viewing habits in a country with an estimated television audience of 183 million homes and growing
• Doordarshan emerged as the most watched Hindi channel in terms of time spent per viewer ahead of top General
Entertainment Channels
Selecting a Sample
▪ In real world situations, it’s practically difficult to study the entire population.
▪ For example, a company that manufactures mobile phones cannot interact with every
customer who purchased the product. In such cases, the company selects a sample of the
population.
▪ In order to apply statistics and study the population, the sample must be random.
▪ A random sample is one in which each sample of a population has an equal chance or
probability of being selected. It reduces the chances of human bias, making it highly
representative of the population.
Selecting a Sample
▪ Non-probability Samples
▪ Convenience Sample
▪ Students in a class, people in a mall, people in a neighborhood
▪ Judgement Sample
▪ Based on the researchers judgement as what constitutes “representativeness”
▪ Example: He/she might say these 20 stores are representative of whole chain
▪ Quota Sample
▪ Quotas based on demographics for instance
▪ 100 subject interviews – 50 male and 50 female. Of the 50, 10 nonwhite and 40 white

▪ Problem here is we don’t know how representative our sample is of the population
Selecting a Sample
▪ Probability Samples

▪ A sample collected in such a way that each point in the population has a known “chance” of getting selected
• Simple Random Sample(SRS)
o Every population element has equal chance of getting selected
• Systematic Random Sample
o Choose the first sample randomly and then select every kth element where k = N/n
• Stratified Sample
o The population is sub-divided based on a characteristic and a SRS is conducted within each stratum
• Cluster Sample
o First take a random sample of clusters from the population of clusters. Then, SRS within each cluster. Example:
Election district, Orchard
Types of Data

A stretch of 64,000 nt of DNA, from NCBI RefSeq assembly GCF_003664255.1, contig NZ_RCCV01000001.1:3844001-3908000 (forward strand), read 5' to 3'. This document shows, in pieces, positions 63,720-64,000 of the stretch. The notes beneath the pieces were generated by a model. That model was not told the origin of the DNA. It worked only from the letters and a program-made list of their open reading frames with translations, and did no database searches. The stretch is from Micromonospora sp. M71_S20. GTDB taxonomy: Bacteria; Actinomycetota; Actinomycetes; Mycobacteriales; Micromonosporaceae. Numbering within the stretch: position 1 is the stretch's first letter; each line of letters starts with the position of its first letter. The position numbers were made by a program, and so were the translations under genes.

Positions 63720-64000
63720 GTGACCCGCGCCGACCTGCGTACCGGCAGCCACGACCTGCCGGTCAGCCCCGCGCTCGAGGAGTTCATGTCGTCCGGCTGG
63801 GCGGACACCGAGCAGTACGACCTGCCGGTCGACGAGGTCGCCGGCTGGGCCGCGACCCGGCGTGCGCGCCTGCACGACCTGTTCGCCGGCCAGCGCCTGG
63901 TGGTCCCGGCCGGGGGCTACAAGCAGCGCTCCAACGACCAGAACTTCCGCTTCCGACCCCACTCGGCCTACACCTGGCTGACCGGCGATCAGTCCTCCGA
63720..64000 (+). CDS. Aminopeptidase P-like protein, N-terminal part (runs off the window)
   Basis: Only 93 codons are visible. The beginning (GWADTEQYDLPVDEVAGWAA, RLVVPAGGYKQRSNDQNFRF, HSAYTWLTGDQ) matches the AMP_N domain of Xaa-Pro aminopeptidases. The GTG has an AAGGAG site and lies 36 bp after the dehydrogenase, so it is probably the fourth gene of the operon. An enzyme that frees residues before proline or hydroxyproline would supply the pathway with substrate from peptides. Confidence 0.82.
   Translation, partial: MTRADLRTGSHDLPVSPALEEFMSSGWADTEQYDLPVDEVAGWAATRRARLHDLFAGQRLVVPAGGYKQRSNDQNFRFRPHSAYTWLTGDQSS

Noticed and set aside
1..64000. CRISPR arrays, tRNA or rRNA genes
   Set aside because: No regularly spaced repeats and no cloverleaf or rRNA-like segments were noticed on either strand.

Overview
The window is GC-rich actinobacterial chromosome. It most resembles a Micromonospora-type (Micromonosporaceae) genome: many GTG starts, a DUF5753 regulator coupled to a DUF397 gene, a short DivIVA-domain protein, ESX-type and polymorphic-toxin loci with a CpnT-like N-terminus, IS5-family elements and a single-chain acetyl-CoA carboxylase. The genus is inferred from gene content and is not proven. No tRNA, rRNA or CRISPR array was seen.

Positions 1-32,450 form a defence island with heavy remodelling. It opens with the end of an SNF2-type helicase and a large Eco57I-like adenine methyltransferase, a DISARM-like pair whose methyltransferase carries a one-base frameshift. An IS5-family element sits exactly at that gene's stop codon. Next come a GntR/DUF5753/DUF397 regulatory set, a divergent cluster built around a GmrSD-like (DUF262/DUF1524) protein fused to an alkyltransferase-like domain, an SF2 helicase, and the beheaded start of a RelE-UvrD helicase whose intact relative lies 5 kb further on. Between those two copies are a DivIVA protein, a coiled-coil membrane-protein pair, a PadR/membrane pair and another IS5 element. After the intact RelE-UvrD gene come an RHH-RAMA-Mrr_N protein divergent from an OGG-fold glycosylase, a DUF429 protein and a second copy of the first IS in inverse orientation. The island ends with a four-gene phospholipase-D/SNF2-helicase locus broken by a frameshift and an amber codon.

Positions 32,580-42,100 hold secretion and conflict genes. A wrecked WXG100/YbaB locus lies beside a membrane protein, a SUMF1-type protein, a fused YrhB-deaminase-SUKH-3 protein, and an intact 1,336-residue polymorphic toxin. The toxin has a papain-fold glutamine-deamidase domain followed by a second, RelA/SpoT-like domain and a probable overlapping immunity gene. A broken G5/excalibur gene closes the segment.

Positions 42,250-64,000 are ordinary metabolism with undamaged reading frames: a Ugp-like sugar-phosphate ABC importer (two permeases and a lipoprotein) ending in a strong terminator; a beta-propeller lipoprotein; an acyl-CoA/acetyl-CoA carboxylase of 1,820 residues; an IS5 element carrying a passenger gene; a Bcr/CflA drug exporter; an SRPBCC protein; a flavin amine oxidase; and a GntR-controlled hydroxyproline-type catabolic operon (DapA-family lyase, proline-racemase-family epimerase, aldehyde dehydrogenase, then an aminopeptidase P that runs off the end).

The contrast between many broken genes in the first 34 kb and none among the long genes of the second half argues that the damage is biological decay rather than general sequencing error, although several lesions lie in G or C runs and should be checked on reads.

Types of Data
Categorical Data
▪ This refers to data that can be classified into separate groups.
▪ It is also called qualitative data.
▪ This data represents characteristics.
▪ For example, gender of a person can be male or female. It can also have numerical values
like 1 for male and 0 for female.
▪ Categorical data can be further classified as nominal or ordinal.
Types of Data
Numerical Data
▪ Data that can be measured is called numerical data.
▪ It is also called quantitative data.
▪ Discrete Data:
▪ If the values can be clearly separated from each other, then it is discrete data.
▪ Example: Number of children

▪ Continuous data
▪ Example: height of a person
Types of Data
Numerical Data
▪ One simple way to check if the data is continuous or discrete is to check whether if we can
add more decimal points to the data
▪ You might say you are 5’11’’ tall. But in actuality you may be 5’11.23432” tall
▪ If you say you have 2 children, you cannot have 2.234545 children
Types of Data
Scales of Measurement
Scales of Measurement - Nominal
▪ All we can say is that one is different from each other
▪ Gender: Male, Female, Transgender
▪ Eye color: Blue, Green, Brown, Hazel
▪ Type of house: Bungalow, Duplex, Ranch
▪ Type of pet: Dog, Cat, Rodent, Fish, Bird
Scales of Measurement - Ordinal
▪ Ordinal scale of measurement refers to ordered series of relationships or rank order.
▪ The ordinal scale contains data that can be placed in order.
▪ Ordinal scales do not represent a measurable quantity. It is difficult to measure the
interval between the values.

▪ High school class rankings: 1st, 2nd, 3rd, etc


▪ Social economic class: working, middle, upper
▪ The Likert Scale: agree, strongly agree, disagree
Scales of Measurement - Interval
▪ An interval scale has measurements where the difference between the values are equal.
▪ The Fahrenheit scale - the difference between 100 degrees and 80 degrees is the same
difference as between 50 degrees and 70 degrees.
▪ Interval variables do not have a meaningful zero-point.
▪ For example, zero degrees does not mean that there is no temperature at all.
▪ If the zero becomes meaningful, then it is termed ratio scale.
Scales of Measurement - Ratio
▪ In ratio scale, zero is meaningful.
▪ In this scale, no numbers below zero exist, i.e., it has absolute zero.